I finished up my reread of The Book of the New Sun last night. I think I enjoyed volume four a lot more this time, probably because on my first time I was reading much more for plot and to find out what happens next while this time I could slow down and read more for the subtler revelations that Wolfe works in at the end. That seems to be his modus operandi, many of his books, certainly The Wizard Knight and The Book of the Long Sun, also pack a lot into the end. They were a lot easier to understand on a reread.
I'm going to take a break before I read the sequel, as I have a few other things I'm excited to get to such as John M Ford's The Dragon Waiting, which I read a great article about a few months back and it just came out in a new edition, as well as the latest Ursula Le Guin Library of America volume of another fantasy series of hers that I have not read. I also bought Artemisia Gentileschi and Feminism in Early Modern Europe that I read a good review of at Hyperallergic. Similarly just this week they have review of the Gentileschi show up at the Tate in London. Worth checking out that article even if just to browse the images.
I've been listening to a lot of Crass lately, as they've been re-rereleasing their "Crassical Collection" of remastered/expanded albums on Bandcamp, who just put an overview of the band's career. I still remember listening to The Feeding of the 5000 on vinyl at my friends' houses and just being floored by the staccato assault that is "Do They Owe Us a Living." My Crass records (and my Phil Ochs records, what a combo) were the last ones I got rid of when I gave up my record collection. It's weird how a lot of what they and other later punk bands were singing about has become almost mainstream now. Shuffling music yesterday a Broadways song from the 90s came on that is about police brutality and the role of police in society. Sonic Youth's "Youth Against Fascism" seems even more appropriate now than the 90s when it came out. I guess a lot of that music I listened to is partly why so much that goes on lately doesn't feel surprising to me.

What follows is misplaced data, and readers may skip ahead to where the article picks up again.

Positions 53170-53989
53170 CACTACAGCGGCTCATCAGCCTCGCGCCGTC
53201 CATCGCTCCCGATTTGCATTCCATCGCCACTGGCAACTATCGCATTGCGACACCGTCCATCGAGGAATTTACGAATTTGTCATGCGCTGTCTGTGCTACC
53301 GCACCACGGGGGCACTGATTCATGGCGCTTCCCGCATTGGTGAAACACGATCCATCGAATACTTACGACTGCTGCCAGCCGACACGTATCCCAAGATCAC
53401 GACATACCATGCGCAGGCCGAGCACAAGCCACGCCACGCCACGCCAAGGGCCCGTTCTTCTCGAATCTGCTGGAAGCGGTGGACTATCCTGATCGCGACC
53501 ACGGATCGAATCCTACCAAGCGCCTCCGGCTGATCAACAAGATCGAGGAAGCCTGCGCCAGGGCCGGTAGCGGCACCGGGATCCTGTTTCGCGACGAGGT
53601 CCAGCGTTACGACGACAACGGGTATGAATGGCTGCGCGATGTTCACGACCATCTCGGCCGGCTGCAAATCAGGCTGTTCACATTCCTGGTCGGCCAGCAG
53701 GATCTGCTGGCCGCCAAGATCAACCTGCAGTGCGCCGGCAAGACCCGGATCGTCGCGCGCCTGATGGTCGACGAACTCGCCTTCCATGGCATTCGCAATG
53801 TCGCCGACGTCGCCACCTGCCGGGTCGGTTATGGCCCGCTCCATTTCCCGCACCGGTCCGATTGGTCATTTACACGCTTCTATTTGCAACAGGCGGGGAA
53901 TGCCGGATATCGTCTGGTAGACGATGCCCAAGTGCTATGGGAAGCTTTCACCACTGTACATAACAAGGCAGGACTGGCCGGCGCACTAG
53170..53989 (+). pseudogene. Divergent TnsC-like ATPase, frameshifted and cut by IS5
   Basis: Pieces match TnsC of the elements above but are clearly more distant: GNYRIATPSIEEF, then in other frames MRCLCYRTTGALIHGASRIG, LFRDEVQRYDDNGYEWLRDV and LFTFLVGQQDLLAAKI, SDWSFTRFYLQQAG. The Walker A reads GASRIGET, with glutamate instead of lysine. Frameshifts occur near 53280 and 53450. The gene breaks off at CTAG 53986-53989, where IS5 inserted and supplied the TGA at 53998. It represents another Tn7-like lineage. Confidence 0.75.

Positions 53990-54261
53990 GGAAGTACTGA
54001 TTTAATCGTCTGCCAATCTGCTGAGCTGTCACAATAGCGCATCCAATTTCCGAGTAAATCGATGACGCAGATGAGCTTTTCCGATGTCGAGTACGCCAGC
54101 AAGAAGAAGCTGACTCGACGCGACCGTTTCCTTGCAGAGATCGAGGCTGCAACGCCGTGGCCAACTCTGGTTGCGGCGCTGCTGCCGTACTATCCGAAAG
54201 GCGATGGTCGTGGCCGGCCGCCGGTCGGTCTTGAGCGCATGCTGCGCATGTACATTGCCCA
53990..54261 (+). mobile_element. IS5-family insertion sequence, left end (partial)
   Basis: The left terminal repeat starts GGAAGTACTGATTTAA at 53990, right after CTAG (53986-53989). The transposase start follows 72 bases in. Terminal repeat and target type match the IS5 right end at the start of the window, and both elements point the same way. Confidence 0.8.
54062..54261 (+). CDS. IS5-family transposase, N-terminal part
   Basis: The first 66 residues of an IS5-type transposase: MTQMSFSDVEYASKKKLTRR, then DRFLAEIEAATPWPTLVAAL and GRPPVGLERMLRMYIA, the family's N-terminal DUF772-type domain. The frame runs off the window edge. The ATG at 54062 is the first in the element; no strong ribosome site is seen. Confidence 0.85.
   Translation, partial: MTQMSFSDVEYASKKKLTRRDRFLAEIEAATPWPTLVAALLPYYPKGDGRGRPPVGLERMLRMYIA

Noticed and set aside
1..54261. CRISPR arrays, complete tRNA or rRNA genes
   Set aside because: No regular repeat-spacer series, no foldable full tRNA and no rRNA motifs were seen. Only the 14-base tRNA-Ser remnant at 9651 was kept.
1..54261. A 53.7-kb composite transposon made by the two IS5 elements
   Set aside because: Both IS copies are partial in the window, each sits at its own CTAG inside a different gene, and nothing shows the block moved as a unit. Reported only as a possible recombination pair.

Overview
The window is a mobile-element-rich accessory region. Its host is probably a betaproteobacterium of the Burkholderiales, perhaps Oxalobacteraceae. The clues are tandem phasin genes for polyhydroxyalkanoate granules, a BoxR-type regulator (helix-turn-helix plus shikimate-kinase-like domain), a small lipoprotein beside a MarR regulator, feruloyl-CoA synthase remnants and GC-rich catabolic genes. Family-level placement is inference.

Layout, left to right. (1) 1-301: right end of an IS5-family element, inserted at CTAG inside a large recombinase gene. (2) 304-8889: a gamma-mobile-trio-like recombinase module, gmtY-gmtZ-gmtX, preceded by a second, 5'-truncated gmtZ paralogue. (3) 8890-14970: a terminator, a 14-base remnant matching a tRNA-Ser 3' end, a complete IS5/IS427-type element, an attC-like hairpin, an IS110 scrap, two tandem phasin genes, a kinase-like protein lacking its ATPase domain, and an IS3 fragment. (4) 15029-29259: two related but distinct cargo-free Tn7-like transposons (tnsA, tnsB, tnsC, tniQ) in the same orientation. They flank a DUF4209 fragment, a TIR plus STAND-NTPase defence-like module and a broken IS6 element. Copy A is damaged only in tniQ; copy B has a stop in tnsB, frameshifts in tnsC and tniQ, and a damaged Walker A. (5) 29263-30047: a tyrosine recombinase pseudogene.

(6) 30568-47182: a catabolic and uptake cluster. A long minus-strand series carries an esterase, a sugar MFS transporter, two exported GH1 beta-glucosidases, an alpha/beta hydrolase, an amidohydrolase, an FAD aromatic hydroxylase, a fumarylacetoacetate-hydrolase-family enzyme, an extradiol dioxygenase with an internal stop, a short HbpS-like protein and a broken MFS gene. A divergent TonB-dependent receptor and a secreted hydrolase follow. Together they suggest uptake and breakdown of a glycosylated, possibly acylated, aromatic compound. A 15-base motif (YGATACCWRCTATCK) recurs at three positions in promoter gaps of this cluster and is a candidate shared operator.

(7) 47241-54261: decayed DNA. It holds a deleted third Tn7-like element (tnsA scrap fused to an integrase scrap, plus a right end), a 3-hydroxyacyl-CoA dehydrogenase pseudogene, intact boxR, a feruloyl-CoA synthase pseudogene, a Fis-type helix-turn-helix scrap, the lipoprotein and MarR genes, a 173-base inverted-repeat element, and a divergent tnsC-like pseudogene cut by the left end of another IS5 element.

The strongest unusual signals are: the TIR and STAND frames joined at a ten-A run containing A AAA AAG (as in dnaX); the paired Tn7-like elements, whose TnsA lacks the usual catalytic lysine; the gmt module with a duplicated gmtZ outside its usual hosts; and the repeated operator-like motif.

I think I finally gave up on Kingdom of Amalur as it's gotten a little too repetitive. I finished the main storyline and was playing one of the DLC (that is oddly like one of the Assassin's Creed: Odyssey DLCs), but it's just so many quests that are alike: go to a place, fight some monsters, get an object, return back. The classic fetch quest over and over, and I'm not sure if at any point anything made any difference to the game's plot or world. It was entertaining for a while, certainly as I clearly played it too much, but there are other things I can focus on. I have a lot of books piled up I want to get to, so I'll try to take a break from video games until mid-November when the new Assassin's Creed Viking game comes out and the Cyberpunk game (unfortunately in the same week so I will have to decide which to play first and which to hold on to).
Started watching Raised by Wolves on HBO, a science fiction show that is unusual and even in the first episode quite unexpected and really unclear where it's going which I quite appreciate. I don't have any immediate sense of what is going to happen or even what the main setup of the show is as it all feels very temporary. Most tv shows have a central premise that is easy to grasp, but this show is unfolding more like a movie or miniseries (maybe it is?) than an episodic narrative. So far though it is visually stark, well designed, well acted, and does a good job of world building without excessive dumps of information. I also like that the main conflict that pre-dates the show's timeline was between atheists and monotheists. You don't see many mainstream sci-fi that address religion at all (as always, Star Trek: Deep Space Nine being a great exception).